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Cattle on feed inventories decline again

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Cattle on feed inventories decline for a fifth consecutive month

According to the latest USDA Cattle on Feed report published last week, feedlot inventories were below year-ago levels for the fifth consecutive month. There was an estimated 11.70 million head of cattle on feed as of February 1, 4% lower than February 1, 2022. For perspective, February 2022 feedlot inventories were historically large, partly explaining the 4% decline. That is, comparing inventories this year to a historically large number last year.


On-feed inventories were 4% lower in Kansas and 6% lower in Texas. February 1 feedlot inventories in Nebraska totaled 2.57 million head and were 3% lower than last year’s February total. Even larger declines were observed in Oklahoma (11% lower year over year) and Colorado (10% lower year over year). Among the major cattle-feeding regions, Iowa was one of just a few states that reported an increase in February 1 inventories, 620 thousand head or 2% higher.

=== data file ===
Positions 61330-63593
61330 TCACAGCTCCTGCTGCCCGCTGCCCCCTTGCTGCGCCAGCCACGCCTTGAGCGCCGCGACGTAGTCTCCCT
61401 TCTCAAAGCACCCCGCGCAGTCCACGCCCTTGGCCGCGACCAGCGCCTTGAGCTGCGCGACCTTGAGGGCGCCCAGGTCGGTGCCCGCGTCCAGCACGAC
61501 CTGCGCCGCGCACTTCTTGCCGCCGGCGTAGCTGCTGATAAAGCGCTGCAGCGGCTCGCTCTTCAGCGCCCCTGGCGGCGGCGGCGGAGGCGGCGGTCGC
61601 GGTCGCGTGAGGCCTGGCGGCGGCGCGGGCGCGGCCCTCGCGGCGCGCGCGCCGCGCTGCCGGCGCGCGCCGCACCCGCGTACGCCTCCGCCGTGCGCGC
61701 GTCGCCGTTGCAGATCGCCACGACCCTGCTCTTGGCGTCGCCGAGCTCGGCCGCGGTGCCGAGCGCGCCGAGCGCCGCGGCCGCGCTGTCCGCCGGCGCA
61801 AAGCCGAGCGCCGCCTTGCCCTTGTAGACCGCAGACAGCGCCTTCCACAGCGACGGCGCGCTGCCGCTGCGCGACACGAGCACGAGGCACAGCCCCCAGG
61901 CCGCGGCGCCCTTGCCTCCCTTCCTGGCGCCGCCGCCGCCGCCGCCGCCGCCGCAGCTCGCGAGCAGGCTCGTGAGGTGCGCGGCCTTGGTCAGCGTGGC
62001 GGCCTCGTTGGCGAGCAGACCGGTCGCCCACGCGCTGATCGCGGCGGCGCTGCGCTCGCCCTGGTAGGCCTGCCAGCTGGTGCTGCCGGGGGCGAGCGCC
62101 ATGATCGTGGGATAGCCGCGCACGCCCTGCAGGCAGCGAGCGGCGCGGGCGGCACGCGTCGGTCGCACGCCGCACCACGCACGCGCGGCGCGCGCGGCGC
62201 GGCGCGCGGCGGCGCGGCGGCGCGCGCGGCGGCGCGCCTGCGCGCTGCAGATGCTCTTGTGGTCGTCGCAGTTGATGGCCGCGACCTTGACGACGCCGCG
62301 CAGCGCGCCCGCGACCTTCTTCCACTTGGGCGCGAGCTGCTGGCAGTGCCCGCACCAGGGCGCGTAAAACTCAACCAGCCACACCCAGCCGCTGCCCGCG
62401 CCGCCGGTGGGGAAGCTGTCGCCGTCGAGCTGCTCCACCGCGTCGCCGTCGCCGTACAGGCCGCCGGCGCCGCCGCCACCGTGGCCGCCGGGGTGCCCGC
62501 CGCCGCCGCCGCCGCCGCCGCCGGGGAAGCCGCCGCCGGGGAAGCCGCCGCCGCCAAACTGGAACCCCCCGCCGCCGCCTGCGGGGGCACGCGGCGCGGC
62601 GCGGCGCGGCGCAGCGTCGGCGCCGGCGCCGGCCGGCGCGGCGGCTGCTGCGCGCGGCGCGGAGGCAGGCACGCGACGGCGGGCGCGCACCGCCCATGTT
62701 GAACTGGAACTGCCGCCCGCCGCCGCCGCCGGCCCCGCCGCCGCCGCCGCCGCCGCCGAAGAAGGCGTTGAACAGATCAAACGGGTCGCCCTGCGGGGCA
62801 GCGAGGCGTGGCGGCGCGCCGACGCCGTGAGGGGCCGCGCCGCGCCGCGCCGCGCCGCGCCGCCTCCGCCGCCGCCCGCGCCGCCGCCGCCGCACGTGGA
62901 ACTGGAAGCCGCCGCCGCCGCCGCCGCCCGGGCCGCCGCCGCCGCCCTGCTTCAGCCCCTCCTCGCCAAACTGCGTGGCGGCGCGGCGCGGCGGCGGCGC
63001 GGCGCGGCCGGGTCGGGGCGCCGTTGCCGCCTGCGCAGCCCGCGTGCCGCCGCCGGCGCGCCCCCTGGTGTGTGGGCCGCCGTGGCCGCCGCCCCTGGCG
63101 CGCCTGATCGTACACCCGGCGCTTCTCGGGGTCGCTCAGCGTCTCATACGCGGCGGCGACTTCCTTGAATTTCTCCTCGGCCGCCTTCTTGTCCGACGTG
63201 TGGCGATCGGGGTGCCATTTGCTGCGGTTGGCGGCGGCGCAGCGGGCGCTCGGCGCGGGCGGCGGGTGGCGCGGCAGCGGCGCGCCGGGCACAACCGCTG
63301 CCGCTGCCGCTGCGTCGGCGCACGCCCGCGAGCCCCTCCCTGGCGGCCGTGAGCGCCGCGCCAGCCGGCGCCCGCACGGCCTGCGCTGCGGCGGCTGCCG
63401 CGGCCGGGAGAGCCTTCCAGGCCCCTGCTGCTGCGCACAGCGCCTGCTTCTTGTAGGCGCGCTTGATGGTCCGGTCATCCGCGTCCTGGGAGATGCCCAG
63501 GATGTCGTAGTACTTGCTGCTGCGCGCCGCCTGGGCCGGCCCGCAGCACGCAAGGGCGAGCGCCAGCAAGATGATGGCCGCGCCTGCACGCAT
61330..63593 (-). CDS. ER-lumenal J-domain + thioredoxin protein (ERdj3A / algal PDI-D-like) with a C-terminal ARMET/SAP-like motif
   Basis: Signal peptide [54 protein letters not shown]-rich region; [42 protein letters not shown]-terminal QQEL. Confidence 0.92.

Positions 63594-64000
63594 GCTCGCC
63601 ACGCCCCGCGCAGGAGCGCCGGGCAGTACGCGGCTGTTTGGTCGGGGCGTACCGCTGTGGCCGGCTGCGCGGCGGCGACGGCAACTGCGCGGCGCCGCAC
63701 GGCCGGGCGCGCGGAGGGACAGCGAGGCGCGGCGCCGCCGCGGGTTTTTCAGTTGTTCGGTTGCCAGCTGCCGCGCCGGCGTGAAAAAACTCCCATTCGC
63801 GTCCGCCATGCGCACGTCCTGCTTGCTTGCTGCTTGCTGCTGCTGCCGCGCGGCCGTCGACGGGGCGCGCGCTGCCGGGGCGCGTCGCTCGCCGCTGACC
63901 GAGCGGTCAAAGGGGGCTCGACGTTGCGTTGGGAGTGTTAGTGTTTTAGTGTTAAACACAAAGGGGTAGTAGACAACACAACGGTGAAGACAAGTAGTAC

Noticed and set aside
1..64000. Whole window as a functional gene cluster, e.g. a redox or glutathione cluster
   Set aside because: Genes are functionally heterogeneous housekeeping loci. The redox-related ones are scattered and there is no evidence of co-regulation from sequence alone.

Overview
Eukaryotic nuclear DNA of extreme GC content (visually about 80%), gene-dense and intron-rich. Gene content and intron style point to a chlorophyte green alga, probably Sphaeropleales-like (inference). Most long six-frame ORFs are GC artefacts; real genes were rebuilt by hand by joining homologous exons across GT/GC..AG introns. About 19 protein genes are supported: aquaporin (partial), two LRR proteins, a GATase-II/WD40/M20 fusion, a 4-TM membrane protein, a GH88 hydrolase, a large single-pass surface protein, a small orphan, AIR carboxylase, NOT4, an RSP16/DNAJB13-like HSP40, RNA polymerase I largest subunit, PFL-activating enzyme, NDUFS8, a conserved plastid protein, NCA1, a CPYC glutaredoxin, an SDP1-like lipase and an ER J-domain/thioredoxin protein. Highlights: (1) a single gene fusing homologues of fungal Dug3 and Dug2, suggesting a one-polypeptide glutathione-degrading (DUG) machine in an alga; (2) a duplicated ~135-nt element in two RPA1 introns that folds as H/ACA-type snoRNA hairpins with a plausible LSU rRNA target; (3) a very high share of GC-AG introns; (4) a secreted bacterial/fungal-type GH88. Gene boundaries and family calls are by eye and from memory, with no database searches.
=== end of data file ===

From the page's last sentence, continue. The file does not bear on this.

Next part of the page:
Feedlot placements have been below year-ago levels since September 2022. January feedlot placements declined 3.4% year over year to 1.93 million head. Except for cattle weighing 700-799 Lbs, placements across all weight categories (800 Lbs) were all down by more than 3%. Lower placements will have important implications for beef production in 2023.

Looking at forecasts from the February World Agricultural Supply and Demand Estimates (WASDE), USDA expects beef production to decline 6% in 2023. The February beef production forecast reflects an upward revision of 50 million pounds compared to USDA’s January forecast, which offers important insights. Higher beef cow and fed heifer slaughter elevated beef production in 2022, reflecting worsening drought conditions. If USDA continues to revise the 2023 beef production forecast upward, it will suggest that drought conditions still need to improve to moderate beef cow and heifer slaughter.

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